Transferring images between regions of the Rackspace open cloud


A common request we receive is, "Dear Rackspace, I've got a server in your DFW region and I want one exactly like it in SYD.  How can I make that happen?"

You can make it happen by using Cloud Images.  This article explains how to do it.

Setting expectations

Before we get into the details, consider the following information:

  • You can't really copy a server.  Instead, you create an image of the server that you want to copy (by using either the Cloud Servers API or the Cloud Control Panel), export the image out of the source region (DFW in the example in this article), import it into the target region (SYD in this article), and then boot a server from the imported image.
    • The source region is the region where the server you want to copy is located.
    • The target region is the region where you want to build a new server just like the one you have in the source region.
  • Because not all images are exportable, not all images can be transferred. See How can I tell if an image can exported? in the Cloud Images FAQ for details.
  • Cloud Images is currently accessible only through the Cloud Images v2 API; it's not available in the Cloud Control Panel yet.
  • Cloud Images uses only JSON; it does not use XML.

 Working in the source region

  1. Create an image of the source server.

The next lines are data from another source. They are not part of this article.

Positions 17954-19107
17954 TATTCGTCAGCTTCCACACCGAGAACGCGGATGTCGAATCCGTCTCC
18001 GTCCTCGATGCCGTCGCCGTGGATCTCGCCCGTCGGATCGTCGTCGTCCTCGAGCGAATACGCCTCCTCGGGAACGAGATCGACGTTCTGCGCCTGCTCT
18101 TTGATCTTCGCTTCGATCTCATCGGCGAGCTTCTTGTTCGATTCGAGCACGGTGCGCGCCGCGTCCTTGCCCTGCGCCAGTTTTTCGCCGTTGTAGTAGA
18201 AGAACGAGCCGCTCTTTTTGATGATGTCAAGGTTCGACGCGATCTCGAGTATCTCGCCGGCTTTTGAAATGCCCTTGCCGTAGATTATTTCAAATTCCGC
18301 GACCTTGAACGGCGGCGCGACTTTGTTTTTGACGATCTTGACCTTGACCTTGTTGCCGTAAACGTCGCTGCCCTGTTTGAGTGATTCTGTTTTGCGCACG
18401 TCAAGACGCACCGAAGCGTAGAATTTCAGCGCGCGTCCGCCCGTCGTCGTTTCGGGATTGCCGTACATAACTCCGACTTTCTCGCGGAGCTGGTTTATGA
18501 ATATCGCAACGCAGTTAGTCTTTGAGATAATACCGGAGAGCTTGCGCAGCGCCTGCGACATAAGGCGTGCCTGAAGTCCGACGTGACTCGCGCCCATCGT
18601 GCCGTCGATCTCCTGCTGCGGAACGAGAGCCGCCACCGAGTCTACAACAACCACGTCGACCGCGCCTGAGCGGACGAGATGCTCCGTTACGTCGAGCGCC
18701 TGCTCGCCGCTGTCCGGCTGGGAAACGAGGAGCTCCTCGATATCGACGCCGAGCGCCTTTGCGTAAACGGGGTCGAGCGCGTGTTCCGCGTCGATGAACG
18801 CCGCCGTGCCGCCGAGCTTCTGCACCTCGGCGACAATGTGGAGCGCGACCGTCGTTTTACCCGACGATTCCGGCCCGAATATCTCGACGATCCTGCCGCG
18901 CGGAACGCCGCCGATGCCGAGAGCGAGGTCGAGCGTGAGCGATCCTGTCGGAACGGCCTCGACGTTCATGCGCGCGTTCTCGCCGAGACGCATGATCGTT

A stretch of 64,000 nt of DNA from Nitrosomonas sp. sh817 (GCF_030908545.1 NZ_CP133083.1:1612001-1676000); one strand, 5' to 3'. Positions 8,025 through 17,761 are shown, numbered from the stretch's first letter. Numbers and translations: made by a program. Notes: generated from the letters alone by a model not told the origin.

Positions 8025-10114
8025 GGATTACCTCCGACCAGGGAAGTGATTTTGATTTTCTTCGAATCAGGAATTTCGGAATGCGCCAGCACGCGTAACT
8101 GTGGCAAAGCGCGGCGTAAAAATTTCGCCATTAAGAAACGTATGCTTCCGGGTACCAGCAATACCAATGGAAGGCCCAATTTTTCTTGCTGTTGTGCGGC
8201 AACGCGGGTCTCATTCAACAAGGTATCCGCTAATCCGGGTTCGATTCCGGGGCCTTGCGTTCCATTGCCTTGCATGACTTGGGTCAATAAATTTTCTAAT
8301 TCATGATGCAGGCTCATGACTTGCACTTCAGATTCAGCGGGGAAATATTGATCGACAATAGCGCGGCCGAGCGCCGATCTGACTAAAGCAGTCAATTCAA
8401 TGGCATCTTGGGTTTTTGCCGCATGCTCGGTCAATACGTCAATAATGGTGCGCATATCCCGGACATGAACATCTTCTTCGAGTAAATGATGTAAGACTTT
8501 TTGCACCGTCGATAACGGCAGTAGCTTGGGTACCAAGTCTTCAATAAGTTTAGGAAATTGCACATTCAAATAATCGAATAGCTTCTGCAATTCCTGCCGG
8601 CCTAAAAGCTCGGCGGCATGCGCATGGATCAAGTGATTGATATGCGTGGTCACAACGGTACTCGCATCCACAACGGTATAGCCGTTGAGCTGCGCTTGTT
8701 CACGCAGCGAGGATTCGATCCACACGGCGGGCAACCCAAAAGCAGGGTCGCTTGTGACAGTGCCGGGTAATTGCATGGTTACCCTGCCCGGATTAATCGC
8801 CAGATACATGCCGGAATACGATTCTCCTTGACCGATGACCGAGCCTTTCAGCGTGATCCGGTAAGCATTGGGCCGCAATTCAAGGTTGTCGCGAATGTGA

This example uses a server named Slave Database 3 in the source region.  You can use either the Cloud Servers API or the Cloud Control Panel to create the image.

  2. Optionally, use the metadata function of the API to assign an identifying property to the image.  If you want to transfer several images, we recommend that you perform this step to help organize your images and track them across regions.

    Use either the Cloud Images API or the Cloud Servers API (you cannot use the Control Panel) to put a "coordinating metadatum" on the new image.  This example uses an image ID of a6da1504-e1c0-4f40-8461-1ed9a9990e90.  You could create an image property named com.mycompany.image-of and give it the value db-slave-3.   You can add the metadatum by using the Images API, as in the following example:

    OS_AUTH_TOKEN="<your auth token>"
    OS_IMAGE_URL="<cloud images baseurl in source region>"
    MY_IMG="a6da1504-e1c0-4f40-8461-1ed9a9990e90"
    curl -X PATCH \
      -H "X-Auth-Token: $OS_AUTH_TOKEN" \
      -H "Content-type: application/openstack-images-v2.1-json-patch" \
      -d '[{ "op": "add", "path": "/com.mycompany.image-of", "value": "db-slave-3"}]' \
      "$OS_IMAGE_URL/v2/images/$MY_IMG"
  3. You need a container in your Cloud Files account to put the exported image in. If you don't already have one, you can create a container by using the Cloud Control Panel, as follows:
    A. Click Files in the top navigation bar (see 1 in the image below).
    B. Select the source region (DFW, for example; see 2 in the image below).
    C. Click Create Container (see 3 in the image below).

    This example assumes that you created a container named exported-images.

    Screenshot of the "create container" screen in the Cloud Control Panel

  4. Create a Cloud Images export task in the source region. When this task is executed, it copies the image in Cloud Images and puts the copy into the container named exported-images in your Cloud Files account (also in the source region).
    curl -X POST \
      -H "X-Auth-Token: $OS_AUTH_TOKEN" \
      -H "Content-Type: application/json" \
      -d "{\"type\": \"export\", \"input\": {\"receiving_swift_container\": \"exported-images\", \"image_uuid\": \"$MY_IMG\"} }" \
      "$OS_IMAGE_URL/v2/tasks"